Vox Lumiere flies into the Eccles Center with ‘Peter Pan’ | ParkRecord.com

Vox Lumiere flies into the Eccles Center with ‘Peter Pan’

The cast of Vox Lumiere sings "You Can Fly" live while Herbert Brenon's 1924 silent film "Peter Pan" projects on the screen. Vox Lumiere provides live theatrical performances to various silent films. (Photo courtesy of the Park City Performing Arts Foundation)

When people watch silent movies during special screenings in theaters, the films may be accompanied by a prerecorded piano or organ track.

There are times when people watch silent movie DVDs, videos or Blu-Rays and put their own music into the system.

When Vox Lumiere screens Herbert Brenon’s 1924 Paramount release of James M. Barrie’s "Peter Pan" at the Eccles Center on Saturday, March 23, the soundtrack will literally come to life with live musicians, dancers and singers.

In doing so, the black and white silent work will become a multi-media extravaganza, thanks to music director Kevin Saunders Hayes.

Hayes talked with The Park Record about the mission of Vox Lumiere during an interview from Los Angeles, Calif., last week.

"What we’re doing is storytelling," Hayes said. "It’s like film scoring where the music can tell the story, but can also become a subtext or a commentary on the film. We blend all those together into one."

With any film score, the purpose is to serve the picture and make it more of an experience for the audience, he said.

"With our performances, we need to find the opportunities where the live aspects can become the thoughts and dreams of the characters on the screen," Hayes explained. "But on top of that, since the production is also a play, we have to be aware of that arc. So all the principles of writing a musical also pertains to what we do."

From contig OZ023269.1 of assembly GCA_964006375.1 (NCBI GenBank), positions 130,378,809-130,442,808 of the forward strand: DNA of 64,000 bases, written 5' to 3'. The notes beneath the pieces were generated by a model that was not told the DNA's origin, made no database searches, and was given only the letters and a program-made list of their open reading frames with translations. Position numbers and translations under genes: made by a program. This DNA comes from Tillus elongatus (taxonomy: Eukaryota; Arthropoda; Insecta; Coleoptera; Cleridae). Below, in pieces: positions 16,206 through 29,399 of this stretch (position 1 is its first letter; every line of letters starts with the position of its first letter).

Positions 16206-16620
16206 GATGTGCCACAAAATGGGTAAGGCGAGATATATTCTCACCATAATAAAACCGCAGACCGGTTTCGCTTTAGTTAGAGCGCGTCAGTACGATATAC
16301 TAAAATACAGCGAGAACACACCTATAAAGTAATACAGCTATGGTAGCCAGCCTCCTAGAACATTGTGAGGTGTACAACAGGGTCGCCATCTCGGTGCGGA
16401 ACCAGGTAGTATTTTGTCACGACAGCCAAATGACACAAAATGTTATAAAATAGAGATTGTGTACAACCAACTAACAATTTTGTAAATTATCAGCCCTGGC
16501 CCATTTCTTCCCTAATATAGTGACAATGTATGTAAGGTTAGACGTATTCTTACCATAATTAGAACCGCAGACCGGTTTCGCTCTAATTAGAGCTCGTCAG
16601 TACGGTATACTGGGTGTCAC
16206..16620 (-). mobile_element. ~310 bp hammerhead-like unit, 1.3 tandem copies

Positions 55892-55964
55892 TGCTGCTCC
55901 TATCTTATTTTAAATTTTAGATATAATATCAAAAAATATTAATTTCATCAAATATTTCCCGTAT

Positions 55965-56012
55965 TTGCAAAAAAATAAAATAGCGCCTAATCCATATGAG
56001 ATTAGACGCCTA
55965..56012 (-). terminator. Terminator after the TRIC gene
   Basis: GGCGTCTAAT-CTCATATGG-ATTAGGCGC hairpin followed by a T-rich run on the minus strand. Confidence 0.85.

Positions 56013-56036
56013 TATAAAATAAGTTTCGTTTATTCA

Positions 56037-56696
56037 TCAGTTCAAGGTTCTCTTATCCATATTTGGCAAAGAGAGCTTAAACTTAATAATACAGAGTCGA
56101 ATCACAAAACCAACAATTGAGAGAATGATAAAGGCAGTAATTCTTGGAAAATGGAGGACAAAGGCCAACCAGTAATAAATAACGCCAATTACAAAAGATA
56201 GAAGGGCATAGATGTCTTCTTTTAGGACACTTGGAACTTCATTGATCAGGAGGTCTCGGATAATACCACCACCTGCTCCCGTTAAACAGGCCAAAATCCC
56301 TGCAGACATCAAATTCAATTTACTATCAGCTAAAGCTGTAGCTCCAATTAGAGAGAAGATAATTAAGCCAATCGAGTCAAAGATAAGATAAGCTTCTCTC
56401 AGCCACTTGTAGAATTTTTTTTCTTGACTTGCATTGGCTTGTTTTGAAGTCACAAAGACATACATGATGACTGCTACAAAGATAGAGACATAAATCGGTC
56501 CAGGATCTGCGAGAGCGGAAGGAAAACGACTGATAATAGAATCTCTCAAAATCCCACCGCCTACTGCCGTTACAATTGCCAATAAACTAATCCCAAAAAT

Hayes, who is a film composer, songwriter and musician, came up with the idea of combining live theatre with silent film in the middle of night 13 years ago.

"It was one of those three-o’clock-in-the-morning ideas, where you think it’s a wonderful idea, even though you are completely delirious," he said laughed. "I began to think what would happen if I began writing themes for the characters in TV jingles and at the appropriate time the themes became songs that would help the film have a greater emotional impact on the audiences."

The more he thought about it, the more he liked the idea.

"I knew there weren’t any directors in their right minds who would let me do that with their films, so I figured I wouldn’t be able to do it," he said. "But then I went to the store to buy some new underwear and passed a bin that was selling silent movies for one dollar."

The bin stopped Hayes in his tracks.

"I began thinking," he said. "First off, these films are silent and they have no music, so I could write something for them. The second thing was the people who made these films were probably dead, so they couldn’t get mad at me."

After buying a bunch of tapes, he went home to watch them.

"The copies were crappy, but the movies — ‘Metropolis,’ ‘Hunchback of Notre Dame’ and ‘Phantom of the Opera’ — had some great actors and great stories and were beautifully directed," Hayes said. "While I watched, I began taking notes as to which part could be scored and which part could be a song."